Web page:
Before getting back to Gilchrist, we would sometimes visit a relative in Lapine. You see, while my last name is Hicks, I am also a Day. My grandmother was one of the Day girls. She died from complications of the birth of my Father and his twin Brother. My grandfather could not deal with that and left the then three boys with the grandparents who settled on what is now Day road. The old ranch house that my great grandfather built from the timbers of the old Pringle falls electric substation still stands, now a nursery off to the left about half way down the road. I will try and write more about that in other times as I seem to be rambling from one thing to the next.

Getting back to my memories, I recall having a very vivid imagination. I could easily be a cowboy from the old west, or a soldier fighting the Germans, or an explorer of worlds of which I think I liked the best.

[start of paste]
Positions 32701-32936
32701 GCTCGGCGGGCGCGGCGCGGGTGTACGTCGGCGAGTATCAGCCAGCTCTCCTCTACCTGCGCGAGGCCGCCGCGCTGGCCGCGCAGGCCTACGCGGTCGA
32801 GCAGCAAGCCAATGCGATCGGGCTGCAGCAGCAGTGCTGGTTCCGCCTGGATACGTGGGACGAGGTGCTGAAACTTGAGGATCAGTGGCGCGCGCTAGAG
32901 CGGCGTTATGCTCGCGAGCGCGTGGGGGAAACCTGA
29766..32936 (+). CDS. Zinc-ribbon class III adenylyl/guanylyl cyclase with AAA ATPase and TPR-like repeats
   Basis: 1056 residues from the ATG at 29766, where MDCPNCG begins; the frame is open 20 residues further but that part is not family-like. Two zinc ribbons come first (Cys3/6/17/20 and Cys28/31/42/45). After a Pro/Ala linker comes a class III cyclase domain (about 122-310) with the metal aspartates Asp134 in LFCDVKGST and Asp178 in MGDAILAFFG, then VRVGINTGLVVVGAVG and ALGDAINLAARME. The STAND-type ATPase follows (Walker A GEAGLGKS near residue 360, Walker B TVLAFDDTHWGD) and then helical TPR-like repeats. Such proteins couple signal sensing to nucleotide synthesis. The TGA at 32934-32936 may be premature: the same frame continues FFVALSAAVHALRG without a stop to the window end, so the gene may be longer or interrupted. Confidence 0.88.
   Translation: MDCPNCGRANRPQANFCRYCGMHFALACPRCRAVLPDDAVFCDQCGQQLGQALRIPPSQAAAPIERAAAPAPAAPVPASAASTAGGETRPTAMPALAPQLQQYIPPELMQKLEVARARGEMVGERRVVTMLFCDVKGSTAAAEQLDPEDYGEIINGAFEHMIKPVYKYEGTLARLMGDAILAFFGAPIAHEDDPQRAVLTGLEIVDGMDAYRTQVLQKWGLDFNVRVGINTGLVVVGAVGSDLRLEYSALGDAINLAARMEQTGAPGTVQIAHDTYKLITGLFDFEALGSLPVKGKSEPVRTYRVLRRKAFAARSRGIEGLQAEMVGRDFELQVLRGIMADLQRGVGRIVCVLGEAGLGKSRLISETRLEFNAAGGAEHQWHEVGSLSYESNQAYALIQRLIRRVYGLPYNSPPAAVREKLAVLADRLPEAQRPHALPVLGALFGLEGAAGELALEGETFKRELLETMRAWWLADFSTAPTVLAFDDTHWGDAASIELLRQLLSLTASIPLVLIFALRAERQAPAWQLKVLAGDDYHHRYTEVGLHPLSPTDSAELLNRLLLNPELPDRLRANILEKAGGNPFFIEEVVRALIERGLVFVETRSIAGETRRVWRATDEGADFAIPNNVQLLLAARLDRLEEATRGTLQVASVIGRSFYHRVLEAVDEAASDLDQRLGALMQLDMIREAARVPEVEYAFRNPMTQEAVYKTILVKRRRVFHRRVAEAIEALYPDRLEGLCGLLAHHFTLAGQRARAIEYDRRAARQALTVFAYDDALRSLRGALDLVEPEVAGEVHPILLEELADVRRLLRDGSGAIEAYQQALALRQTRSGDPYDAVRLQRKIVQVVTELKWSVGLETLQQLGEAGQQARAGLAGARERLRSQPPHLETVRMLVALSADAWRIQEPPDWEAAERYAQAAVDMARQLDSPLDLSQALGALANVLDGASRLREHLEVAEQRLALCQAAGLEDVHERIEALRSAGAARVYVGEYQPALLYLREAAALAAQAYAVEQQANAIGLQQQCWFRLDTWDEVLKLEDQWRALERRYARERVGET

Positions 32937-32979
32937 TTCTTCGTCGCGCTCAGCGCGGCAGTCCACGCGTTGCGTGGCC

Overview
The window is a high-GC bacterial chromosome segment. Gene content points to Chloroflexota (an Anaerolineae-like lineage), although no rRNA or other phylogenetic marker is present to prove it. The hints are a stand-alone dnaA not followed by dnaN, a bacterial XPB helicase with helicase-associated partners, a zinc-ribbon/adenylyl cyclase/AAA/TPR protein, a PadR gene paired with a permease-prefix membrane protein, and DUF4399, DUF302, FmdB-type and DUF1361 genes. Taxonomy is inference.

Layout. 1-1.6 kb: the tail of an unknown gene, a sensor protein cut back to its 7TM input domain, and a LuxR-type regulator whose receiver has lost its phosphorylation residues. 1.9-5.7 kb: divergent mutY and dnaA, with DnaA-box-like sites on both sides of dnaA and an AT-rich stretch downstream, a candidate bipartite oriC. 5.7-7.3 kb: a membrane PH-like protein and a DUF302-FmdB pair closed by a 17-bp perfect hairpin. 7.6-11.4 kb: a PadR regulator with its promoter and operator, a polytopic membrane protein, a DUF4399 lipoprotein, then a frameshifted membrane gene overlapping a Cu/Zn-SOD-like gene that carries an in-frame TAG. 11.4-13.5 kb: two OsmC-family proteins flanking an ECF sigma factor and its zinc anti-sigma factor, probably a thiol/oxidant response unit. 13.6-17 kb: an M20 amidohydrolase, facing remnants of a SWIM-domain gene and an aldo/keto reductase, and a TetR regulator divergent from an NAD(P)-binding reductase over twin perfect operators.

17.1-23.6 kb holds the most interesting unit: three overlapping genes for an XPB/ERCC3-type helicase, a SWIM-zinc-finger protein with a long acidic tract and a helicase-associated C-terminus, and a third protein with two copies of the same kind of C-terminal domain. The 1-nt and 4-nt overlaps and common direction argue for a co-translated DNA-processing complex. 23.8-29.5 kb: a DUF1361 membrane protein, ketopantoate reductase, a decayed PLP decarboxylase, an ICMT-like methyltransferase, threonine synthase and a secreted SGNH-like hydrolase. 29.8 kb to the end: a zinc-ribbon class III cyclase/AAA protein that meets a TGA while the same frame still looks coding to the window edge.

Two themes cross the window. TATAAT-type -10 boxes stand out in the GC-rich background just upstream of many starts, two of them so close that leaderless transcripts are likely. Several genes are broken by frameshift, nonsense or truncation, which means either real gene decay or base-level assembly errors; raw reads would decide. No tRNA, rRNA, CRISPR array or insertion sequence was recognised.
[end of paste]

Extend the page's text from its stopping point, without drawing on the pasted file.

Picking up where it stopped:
I remember once looking into a small old fridge that we had out on the back porch. I crawled into the bottom of the fridge exploring the small cave that was where the bottom shelves used to be. For some reason, the door swung shut behind me and I found my self trapped inside the cave with no way of getting out. I kicked the door but it would not budge. In a panic, I screamed out, hoping to have someone hear me and save me from this shallow grave. I kicked and screamed to what seemed to be deaf ears. Fortunately, my Mom came by about this time, I believe she was taking laundry out to the line. She could hear my faint cries and opened up the fridge. I leaped into her arms thankful for the save while she laughed and then scolded me of my lack of thought of what might happen.